Robert: I want to know the cost of having a dog training as a service dog?
I want to train my dog as a service dog and I'm wondering what the cost is of having a dog trained to be a service dog. I will remain the dogs handler. The training I'm interested in is for therapy and for search and rescue. She is almost a year and knows all her basic obedience. The other part of my question is if she is a service dog in "training" do the rules remain the same as a fully trained service dog? Most apartments allow a service dog even if they don't allow pets but I'm wondering if the same is true if a dog is being trained? No this is not just so I can get an apartment or condo that allows service dogs and not "pets" I want to help people.
Answers and Views:
Answer by Achelios
a therapy dog is not a service dog, a therapy dog goes places to help others
a search & rescue dog is not a service dog. a S&R does goes places to look for others
neither of those are Service Dogs
you have to be a person with a qualifying disability & the dog has to be trained to mitigate the disabling condition
I have a fully trained SD; he is trained to me & my disabling conditions. If my mom tried to claim him as SD, she would fail.. simply because his training is specific to my disabling conditions
It is not the dog that has the access rights... it is the disabled person who has rights to have their properly trained SD with them
without a letter from your doctor, you will not get a dog, whom you are claiming as a service dog, into housing
I was owner-handler with a training team for my SD --- it cost me just under $ 30,000 in 2002-2004 to train him
SDiT is not covered under federal law - some states provide SDiT access in public
SDiT are not recognized under FHA for housing
Answer by mariahleadme
Here is the legal definition of "service dog" under Federal law:
Effective March 15, 2011, “Service animal means any dog that is individually trained to do work or perform tasks for the benefit of an individual with a disability, including a physical, sensory, psychiatric, intellectual, or other mental disability. Other species of animals, whether wild or domestic, trained or untrained, are not service animals for the purposes of this definition. The work or tasks performed by a service animal must be directly related to the individual´s disability. Examples of work or tasks include, but are not limited to, assisting individuals who are blind or have low vision with navigation and other tasks, alerting individuals who are deaf or hard of hearing to the presence of people or sounds, providing non-violent protection or rescue work, pulling a wheelchair, assisting an individual during a seizure, alerting individuals to the presence of allergens, retrieving items such as medicine or the telephone, providing physical support and assistance with balance and stability to individuals with mobility disabilities, and helping persons with psychiatric and neurological disabilities by preventing or interrupting impulsive or destructive behaviors. The crime deterrent effects of an animal´s presence and the provision of emotional support, well-being, comfort, or companionship do not constitute work or tasks for the purposes of this definition.”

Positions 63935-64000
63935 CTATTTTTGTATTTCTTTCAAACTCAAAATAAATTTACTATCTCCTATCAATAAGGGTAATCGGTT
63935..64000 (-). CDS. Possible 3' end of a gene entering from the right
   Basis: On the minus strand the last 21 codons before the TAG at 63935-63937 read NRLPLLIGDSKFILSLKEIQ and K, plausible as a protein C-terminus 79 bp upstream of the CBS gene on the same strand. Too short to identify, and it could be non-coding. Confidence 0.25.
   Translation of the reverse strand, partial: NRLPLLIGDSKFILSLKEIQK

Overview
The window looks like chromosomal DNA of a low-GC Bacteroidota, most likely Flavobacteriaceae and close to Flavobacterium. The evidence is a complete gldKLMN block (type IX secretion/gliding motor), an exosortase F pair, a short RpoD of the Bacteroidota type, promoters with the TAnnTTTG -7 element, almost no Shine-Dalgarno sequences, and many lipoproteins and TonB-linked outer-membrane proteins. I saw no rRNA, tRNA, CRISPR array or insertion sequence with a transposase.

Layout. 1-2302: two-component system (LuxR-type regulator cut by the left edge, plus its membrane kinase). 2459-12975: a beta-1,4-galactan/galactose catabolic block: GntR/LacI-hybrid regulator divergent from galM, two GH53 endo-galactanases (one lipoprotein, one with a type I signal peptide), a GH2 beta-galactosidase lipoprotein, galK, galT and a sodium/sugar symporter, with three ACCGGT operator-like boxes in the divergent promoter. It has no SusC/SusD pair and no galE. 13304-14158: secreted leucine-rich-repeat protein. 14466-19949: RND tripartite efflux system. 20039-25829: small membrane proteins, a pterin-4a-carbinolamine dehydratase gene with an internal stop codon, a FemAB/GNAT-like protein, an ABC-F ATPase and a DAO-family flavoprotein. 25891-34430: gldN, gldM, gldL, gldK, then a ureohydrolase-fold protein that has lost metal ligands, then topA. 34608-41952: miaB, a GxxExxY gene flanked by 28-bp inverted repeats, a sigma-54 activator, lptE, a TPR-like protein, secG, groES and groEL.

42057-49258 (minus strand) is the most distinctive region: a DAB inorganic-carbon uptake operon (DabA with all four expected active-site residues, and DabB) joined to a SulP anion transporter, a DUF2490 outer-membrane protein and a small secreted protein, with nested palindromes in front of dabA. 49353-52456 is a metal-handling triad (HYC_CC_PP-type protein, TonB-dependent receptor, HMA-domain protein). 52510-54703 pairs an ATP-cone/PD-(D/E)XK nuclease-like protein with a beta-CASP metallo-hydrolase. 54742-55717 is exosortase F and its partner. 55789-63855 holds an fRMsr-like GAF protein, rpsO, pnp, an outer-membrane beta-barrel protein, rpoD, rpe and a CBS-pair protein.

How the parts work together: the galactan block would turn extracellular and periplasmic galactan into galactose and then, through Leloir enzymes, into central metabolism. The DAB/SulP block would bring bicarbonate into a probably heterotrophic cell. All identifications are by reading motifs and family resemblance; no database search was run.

Nothing there about 'therapy' or 'search and rescue'.
All you would have is a well trained pet, and all pet laws would apply accordingly.
Answer by TheRavenAZ
A dog trained for " therapy and for search and rescue" IS NOT a service dog. Please see MariahLeadme's definition. Since you are not disabled (that you mentioned) you wouldn't qualify for one anyway.
" if she is a service dog in "training" do the rules remain the same as a fully trained service dog?" Since she wouldn't be a service dog, this doesn't apply. But no, the "rules do not remain the same". A Service dog IN TRAINING does NOT have the same legal protection as fully trained service dogs under ADA law. Each state assigns what protection and access a service dog in training does - or doesn't - have.
"Most apartments allow a service dog even if they don't allow pets but I'm wondering if the same is true if a dog is being trained" - No. As said before, service dogs IN TRAINING do not have the same legal protection or "rights" as fully trained service dogs. You'd have to check with your state's laws on service dogs in training (if there are any) and the rules of each specific apartment (landlord). Some are more lenient than others and may allow service dogs in training.
So if you want to train your own Therapy dog (which visits others in hospitals and nursing homes) or for search and rescue, these animals would legally still be considered pets and governed by the laws regarding them.
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